Goblin Market offer slightly downcast, multi-textured folk-rock on Ghostland, which as the title indicates is heavy on songs evoking times past. That's not just conjecture on part of a critic: there are musical adaptations of verse by Emily Bronte and Edgar Allan Poe, who even in their time were preoccupied with haunting images and mourning the dead and gone. When they write their own words, Kelly and Weller also favor observations about the passing of time and vanished figures, as on "Highgate," inspired by the famous London cemetery of the same name. The multi-instrumentalists create suitably ethereal settings with guitar, piano, guitar, flute, and accordion, though the occasional synthesized effects have a modern chilliness at odds with the material. "A Nightmare" is garnished with jarring electronic blasts more in line with what you'd expect from an industrial goth group, not a folk-rock goth one. The record isn't as diverse and engaging as Kelly's best solo recordings, and at the same time more personal and intimate than the Green Pajamas. The songs on which Kelly are more prominent outshine those of Weller's, particularly when his winsome voice is at its most vulnerable. At those times it sounds rather like the most low-key efforts of another (slightly more renowned) indie icon, Chris Knox.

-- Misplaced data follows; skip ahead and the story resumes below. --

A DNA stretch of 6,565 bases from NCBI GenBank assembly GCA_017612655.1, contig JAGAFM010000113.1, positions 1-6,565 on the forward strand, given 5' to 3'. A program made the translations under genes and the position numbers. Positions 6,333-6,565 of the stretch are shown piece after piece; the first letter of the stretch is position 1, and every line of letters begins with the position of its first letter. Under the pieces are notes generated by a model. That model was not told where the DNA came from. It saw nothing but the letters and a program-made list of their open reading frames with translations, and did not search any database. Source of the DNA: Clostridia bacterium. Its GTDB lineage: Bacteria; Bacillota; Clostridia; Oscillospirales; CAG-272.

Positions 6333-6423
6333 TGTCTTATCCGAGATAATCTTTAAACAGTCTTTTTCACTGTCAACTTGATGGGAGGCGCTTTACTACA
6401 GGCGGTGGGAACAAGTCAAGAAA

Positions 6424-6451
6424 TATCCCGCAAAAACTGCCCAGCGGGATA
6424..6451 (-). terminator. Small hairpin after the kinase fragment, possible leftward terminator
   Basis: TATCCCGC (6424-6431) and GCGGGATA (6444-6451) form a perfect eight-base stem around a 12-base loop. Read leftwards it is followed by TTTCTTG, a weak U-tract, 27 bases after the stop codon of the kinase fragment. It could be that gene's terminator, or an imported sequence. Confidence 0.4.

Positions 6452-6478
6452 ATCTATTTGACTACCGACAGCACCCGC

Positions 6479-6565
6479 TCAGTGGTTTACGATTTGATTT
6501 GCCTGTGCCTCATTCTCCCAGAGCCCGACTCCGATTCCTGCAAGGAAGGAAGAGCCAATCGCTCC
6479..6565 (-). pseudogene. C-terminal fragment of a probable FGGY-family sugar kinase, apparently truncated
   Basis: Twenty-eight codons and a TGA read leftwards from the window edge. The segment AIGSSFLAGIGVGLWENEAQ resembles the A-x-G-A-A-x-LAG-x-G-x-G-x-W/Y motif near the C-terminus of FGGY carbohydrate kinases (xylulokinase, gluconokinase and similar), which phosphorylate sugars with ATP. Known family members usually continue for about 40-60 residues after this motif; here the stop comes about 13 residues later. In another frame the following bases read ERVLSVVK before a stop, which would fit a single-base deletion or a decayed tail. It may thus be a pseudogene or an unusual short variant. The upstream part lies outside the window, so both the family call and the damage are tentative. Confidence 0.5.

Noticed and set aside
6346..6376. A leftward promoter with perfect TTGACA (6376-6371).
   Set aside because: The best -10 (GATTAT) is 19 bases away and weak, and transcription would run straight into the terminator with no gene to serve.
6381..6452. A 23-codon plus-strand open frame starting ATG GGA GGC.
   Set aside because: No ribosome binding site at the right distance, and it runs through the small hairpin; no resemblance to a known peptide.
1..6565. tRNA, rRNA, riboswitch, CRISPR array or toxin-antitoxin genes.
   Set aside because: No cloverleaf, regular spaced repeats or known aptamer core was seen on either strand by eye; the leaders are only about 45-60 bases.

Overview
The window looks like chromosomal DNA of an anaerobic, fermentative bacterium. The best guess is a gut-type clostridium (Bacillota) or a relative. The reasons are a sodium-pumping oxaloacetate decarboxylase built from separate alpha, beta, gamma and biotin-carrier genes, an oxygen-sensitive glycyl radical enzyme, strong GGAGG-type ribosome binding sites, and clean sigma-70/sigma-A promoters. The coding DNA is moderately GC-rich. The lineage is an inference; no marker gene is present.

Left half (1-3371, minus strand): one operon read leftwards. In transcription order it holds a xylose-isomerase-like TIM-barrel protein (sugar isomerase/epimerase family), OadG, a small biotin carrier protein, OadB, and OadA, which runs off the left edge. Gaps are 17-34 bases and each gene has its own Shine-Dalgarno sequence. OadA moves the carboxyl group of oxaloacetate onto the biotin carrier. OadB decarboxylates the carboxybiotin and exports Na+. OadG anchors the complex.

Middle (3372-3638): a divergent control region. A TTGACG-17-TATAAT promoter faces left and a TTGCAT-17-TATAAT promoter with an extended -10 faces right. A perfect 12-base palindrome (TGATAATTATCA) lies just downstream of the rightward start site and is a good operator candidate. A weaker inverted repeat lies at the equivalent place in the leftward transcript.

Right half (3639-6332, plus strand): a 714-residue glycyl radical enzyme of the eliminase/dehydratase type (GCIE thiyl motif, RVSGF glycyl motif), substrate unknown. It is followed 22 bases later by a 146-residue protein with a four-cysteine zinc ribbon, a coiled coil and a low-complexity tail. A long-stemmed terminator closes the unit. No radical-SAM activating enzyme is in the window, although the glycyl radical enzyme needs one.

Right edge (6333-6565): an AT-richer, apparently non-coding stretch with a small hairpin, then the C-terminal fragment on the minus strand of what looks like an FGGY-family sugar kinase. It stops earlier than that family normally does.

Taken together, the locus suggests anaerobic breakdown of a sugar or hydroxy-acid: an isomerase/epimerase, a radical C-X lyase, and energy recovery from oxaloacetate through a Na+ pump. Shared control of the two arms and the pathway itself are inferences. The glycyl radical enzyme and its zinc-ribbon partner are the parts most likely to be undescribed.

AllMusic Review by Richie Unterberger